Given those sentiments, why did I stick the film with a not-too-sweet and rather-lowdown "C-"? Because the audio is monaural. I have no objection to mono sound - from a movie released in 1959. However, no film from 1999 should have one-channel audio, particularly not one from a major studio and a successful and extremely well-established filmmaker.

Not for a second will I argue that SAL should have provided a spastic, cranked-up surround track that dazzled us to distraction; a film of this sort requires a fairly subdued mix. However, stereo would have been acceptable and appropriate for the material; give me just a stereo track and I'd bump my rating up to at least a "C+", and toss in some light surround activity, I could even go as high as a "B". But if I'm supposed to compare the audio of SAL to the hypothetical "average" movie from 1999, I can't give it anything higher than a "C-", for monaural sound is really below modern expectations. Honestly, I feel that even the "C-" is a gift; only the good clarity of the audio kept me from dropping it into "D" territory. As it stands, the mix sounds decent but suffers from a severe lack of ambition.

For the record, I checked a listing of Allen's other films, and although it doesn't appear that the Woodman is completely wedded to monaural sound, he does seem to prefer it. The only recent film of his that apparently used anything other than a one-track mix was 1997's Deconstructing Harry, which included a 5.1 soundtrack.

Why is Allen so stuck on mono? I don't know, though I'd guess it's for reasons similar to his decision to make all of his credit sequences look exactly the same; he's a no-frills filmmaker who doesn't want to (in his mind) clutter his pictures with anything that might possibly distract from the focus on story and characters. Although I don't agree with that idea, I could understand how someone would feel that way, especially in the case of SAL, where one could argue that such basic technology helps the film fit in with the time period depicted. Of course, that logic should also dictate that the movie be filmed in black and white, and that didn't happen. In any case, Allen will probably continue to make films with only monaural sound, and I'll continue to give them relatively low grades.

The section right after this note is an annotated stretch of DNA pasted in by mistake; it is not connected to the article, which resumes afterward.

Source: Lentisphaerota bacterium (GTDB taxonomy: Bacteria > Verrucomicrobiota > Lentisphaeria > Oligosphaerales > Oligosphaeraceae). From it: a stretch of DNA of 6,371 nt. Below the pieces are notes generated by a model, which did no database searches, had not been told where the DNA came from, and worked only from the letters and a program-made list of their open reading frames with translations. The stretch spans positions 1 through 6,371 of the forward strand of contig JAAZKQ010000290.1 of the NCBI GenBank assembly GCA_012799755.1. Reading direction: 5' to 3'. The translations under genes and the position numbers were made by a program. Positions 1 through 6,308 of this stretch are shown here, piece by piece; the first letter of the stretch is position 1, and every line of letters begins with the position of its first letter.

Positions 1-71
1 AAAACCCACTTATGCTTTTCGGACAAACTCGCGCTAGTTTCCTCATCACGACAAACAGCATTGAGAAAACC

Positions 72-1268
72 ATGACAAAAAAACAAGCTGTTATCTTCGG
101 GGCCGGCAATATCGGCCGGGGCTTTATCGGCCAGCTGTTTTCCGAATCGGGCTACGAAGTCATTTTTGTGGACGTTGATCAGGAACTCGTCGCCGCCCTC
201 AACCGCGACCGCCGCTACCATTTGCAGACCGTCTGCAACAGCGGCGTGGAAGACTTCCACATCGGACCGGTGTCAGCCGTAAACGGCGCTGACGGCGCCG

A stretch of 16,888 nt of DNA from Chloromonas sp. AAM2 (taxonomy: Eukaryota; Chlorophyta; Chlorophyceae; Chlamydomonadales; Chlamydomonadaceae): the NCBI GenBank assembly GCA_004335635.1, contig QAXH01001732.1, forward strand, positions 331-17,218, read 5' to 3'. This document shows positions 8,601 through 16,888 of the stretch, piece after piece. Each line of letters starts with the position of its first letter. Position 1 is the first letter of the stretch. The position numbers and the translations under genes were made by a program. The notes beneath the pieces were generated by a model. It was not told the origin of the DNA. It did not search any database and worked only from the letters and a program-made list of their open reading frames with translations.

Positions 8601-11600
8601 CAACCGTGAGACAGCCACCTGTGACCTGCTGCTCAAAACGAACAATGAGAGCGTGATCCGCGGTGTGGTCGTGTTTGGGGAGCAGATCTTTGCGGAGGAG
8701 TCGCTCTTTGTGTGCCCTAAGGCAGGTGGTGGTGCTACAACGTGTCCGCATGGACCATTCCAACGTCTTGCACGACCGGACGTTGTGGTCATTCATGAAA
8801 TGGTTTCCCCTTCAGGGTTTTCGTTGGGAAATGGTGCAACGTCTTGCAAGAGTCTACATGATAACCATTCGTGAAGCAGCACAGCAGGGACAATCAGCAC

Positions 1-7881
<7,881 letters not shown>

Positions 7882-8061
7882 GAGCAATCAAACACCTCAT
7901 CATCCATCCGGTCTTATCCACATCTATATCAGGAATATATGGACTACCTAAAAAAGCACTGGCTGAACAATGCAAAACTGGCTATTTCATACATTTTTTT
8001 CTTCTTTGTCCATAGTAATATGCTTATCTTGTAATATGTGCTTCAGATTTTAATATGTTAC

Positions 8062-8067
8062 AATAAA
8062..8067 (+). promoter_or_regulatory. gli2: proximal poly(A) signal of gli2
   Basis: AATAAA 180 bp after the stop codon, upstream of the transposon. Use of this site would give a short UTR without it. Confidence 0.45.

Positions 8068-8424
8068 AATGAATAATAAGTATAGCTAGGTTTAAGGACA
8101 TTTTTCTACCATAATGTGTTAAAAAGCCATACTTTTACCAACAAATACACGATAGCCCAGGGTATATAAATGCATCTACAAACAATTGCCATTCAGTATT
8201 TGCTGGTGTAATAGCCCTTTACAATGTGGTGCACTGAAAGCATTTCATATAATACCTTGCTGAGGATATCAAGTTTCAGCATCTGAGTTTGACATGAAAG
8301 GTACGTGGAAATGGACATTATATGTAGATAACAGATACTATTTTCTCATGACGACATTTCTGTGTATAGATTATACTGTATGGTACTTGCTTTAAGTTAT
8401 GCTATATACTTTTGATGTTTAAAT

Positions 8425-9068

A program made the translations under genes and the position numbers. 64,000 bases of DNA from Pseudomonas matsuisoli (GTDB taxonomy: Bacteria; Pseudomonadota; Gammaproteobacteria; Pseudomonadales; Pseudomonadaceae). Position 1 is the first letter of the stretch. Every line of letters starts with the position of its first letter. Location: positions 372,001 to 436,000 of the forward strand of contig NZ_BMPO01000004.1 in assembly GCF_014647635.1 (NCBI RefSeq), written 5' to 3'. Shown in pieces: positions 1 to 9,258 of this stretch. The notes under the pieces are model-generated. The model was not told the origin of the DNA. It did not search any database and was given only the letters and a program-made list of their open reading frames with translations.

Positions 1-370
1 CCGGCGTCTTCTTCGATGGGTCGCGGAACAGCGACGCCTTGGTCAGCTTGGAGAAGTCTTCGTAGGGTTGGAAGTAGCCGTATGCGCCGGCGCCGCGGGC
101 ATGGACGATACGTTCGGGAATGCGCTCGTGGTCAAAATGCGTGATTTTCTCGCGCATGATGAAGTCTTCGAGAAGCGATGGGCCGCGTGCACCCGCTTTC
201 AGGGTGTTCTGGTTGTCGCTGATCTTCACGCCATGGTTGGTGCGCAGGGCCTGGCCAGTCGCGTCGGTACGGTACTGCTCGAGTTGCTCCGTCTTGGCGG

Sweet and Lowdown contains few supplemental features. Columbia-Tristar (CTS) continue to offer the worst Talent Files in the business; their listings for Allen, Penn, Morton and Thurman contained extremely sketchy and brief information, though I did learn that Allen and my father share the same birthday. (Perhaps this accounts for his longtime love of Allen's films? Hey, I adore U2, and Bono and I were both born May 10, so who knows if there's some cosmic connection!)

The DVD wraps up with a fairly large sampling of trailers. We find the promo for SAL itself plus previews for Allen's Manhattan Murder Mystery and Husbands and Wives, Thurman's Gattaca and Les Miserables, and Penn's U-Turn. Unlike most CTS titles, this DVD includes no booklet with production notes inside its case. The supplements stink, but since Allen apparently opposes adding "extras" to his movies, it looks like this is the way all of his DVDs will be.

Despite that, Sweet and Lowdown makes for a moderately winning DVD. The film itself is a light and breezy little tale of a fictional jazz legend and his problems with women, and it provides a charming and enjoyable experience. The DVD offers excellent picture and sound that is clear but loses points due to the fact it's only monaural; the disc also features virtually no extras. I don't think highly enough of either the film or the DVD to recommend purchase, but Sweet and Lowdown would make for a solid rental.

Viewer Film Ratings: 4.2142 Stars Number of Votes: 14